I’m not a full-time writer. This means the responsibilities of work often override the passions of writing. In a world where there’s never enough time for everything, it’s easy to sideline passion. After all, passion seldom pays the bills, and for some reason, my family tends to enjoy running water and electricity.
Fortunately, there are ways to ensure passion keeps its rightful place within our daily agenda.
Take a Nap Before Writing.
When I come home from work, I am mentally and physically fatigued. It’s impossible to think about writing in that state, one where my head will barely sit on my shoulders, let alone spend another hour or two watching the cursor push across a white screen. When work is the hardest, a little shut-eye can achieve miracles in writing productivity. Take a 20-30 minute nap before delving into your latest project. Your mind will be sharper, and your potential for productivity and creativity will skyrocket.
Stop Working When You Meet Your “Project Goal.”
I bring work home every day (and on weekends too). I love my career, and I love the work involved; however, there comes a time when work must cease and other priorities must begin. In my experience, it works best to set project goals for work rather than time goals (Time goals are difficult to maintain, and project goals produce more consistent results). Just like setting a word count, you should determine the minimum number of projects or tasks you will complete before putting the work away and starting the creative writing process.
Write During the “Wait” Time.
There are times during the day when you’re waiting and doing nothing else. This downtime could occur in the final minutes before a lunch break ends or even in the time you spend sitting in the car, waiting for someone else to run inside the gas station. Ordinarily, we just pick up our phones and piddle around on Facebook (more on that later), but that time could be better spent writing a few notes or sentences on our next story idea. Small moments add up to chunks of time, and time is the key to productive writing habits.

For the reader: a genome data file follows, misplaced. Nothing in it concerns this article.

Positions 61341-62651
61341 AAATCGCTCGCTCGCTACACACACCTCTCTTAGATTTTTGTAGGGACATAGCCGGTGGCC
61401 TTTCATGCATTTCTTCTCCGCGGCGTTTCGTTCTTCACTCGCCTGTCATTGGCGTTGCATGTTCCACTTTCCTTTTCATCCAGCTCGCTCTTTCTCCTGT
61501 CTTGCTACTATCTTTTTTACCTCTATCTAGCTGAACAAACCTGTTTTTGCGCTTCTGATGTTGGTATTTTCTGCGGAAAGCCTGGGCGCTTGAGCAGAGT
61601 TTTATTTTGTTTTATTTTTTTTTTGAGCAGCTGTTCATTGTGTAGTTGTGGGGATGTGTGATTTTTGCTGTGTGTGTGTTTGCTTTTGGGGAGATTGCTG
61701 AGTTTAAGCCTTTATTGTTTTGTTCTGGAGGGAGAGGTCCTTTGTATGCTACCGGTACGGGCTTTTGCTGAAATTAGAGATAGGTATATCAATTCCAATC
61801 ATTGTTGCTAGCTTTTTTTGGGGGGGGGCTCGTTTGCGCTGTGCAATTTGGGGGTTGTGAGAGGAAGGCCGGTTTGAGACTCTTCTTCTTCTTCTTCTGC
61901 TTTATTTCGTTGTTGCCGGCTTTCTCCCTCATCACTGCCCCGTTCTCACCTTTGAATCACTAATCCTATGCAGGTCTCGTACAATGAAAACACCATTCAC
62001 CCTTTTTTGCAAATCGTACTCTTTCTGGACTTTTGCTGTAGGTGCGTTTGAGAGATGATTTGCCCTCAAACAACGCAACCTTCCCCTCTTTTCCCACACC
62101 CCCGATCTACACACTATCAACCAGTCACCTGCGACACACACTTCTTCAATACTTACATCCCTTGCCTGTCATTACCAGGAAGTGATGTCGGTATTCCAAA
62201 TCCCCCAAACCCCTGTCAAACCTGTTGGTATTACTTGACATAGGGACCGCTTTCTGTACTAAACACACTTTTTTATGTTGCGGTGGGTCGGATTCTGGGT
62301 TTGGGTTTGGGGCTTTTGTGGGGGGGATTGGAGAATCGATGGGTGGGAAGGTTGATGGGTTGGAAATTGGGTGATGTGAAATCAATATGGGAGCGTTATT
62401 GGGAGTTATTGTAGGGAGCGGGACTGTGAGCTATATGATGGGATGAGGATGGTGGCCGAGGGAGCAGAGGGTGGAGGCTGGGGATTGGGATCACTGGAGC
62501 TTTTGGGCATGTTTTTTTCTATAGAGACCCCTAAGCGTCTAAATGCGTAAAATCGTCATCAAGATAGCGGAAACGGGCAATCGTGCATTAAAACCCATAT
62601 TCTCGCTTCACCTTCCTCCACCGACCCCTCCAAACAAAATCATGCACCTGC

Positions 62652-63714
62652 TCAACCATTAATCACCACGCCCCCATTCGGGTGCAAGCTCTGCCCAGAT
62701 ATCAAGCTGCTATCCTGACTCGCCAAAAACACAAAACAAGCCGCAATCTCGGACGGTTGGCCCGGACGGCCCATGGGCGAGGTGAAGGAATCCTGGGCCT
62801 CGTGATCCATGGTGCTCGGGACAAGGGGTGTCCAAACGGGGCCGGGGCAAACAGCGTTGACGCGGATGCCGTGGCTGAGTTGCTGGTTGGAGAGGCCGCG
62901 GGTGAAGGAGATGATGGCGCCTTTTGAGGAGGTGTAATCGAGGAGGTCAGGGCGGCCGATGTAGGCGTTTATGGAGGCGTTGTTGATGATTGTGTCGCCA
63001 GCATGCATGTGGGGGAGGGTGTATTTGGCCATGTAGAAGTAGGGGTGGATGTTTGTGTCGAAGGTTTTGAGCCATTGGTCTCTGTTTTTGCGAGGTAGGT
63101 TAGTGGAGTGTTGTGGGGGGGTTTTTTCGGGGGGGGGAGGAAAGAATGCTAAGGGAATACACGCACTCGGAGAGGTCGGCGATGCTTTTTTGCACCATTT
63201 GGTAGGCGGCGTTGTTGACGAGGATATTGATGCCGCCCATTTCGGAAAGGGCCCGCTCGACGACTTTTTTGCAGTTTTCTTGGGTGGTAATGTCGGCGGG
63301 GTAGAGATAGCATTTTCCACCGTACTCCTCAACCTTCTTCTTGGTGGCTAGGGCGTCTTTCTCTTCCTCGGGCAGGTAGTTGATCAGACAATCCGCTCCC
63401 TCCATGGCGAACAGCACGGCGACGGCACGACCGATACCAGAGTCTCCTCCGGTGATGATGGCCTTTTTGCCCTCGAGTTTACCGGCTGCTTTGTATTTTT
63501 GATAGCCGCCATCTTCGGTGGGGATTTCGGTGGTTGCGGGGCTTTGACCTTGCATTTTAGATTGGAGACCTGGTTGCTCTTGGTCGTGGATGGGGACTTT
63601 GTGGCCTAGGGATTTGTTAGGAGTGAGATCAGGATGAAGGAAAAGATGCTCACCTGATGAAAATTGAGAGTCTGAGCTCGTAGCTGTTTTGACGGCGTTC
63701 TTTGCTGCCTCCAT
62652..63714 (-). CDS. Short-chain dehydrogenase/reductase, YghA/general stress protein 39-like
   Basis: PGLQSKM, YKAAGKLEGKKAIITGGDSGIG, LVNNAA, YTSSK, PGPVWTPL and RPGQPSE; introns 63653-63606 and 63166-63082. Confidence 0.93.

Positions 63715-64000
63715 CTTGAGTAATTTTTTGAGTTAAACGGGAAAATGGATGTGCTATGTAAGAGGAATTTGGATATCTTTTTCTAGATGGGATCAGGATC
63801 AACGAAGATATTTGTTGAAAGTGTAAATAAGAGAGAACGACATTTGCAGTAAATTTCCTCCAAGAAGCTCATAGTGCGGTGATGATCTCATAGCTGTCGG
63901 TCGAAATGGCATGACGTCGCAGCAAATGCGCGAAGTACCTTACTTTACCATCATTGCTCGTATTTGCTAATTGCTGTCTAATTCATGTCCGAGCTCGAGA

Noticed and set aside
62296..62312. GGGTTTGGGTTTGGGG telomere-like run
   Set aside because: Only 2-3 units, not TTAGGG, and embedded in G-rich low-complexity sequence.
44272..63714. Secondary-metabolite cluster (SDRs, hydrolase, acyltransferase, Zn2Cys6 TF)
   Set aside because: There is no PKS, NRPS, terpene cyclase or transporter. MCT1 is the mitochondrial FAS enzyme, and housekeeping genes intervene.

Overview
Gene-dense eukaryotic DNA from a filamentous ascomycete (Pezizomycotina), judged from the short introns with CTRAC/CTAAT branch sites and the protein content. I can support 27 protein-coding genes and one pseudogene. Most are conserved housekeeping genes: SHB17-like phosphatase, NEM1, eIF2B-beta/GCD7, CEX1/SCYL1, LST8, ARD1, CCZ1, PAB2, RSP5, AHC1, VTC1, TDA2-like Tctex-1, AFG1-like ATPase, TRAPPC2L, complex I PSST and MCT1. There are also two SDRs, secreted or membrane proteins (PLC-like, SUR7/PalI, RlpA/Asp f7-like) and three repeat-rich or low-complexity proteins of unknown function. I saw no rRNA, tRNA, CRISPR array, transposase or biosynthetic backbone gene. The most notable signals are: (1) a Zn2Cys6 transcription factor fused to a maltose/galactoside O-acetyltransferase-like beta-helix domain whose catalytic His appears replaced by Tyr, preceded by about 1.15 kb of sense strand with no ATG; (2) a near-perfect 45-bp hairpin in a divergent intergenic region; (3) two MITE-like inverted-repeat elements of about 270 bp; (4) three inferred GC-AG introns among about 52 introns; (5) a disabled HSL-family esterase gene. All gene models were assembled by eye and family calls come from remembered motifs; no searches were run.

Don’t Waste Recreational Time.
After a long work week, it’s tempting to rush into the weekend with a wasteful attitude. After all, you’ve likely spent the entirety of your week squeezing every possible second out of the clock, so why not throw caution to the wind when you’re on your own time? This type of thinking is counterproductive, and when the weekend or the “day off” flies by, we’re back to work without a single word on the page. Structure your free time like you structure your work time, and your productivity will increase. Don’t spend the whole day on Netflix if you haven’t spent a single minute on the page.
Make Social Media a Reward.
Social media is the biggest time sink on the planet. If you want to avoid both work and writing, just open Facebook, and stare into the abyss for a few hours. Social media isn’t evil, but it does antagonize our productivity, especially when we’re already inundated with a laundry list of work and writing tasks to accomplish. The solution is to use social media as a type of reward, not a readily available platform for idleness. When you’re halfway to your word count, set a timer on your phone, and browse Twitter for ten minutes. When you finish your word count, go nuts and bury your whole day in Facebook if the inclination strikes. The trick is to reward yourself when the work is finished, not before.
These days, it’s impossible to accomplish everything we want to do in the work world or in the writing world. For that reason, we must strike a balance between our careers and our passions. One should not give way to the other; rather, each should be mutual partners in fulfillment of the whole person.
Do you have tips for balancing work and writing? If so, share them in the comments below.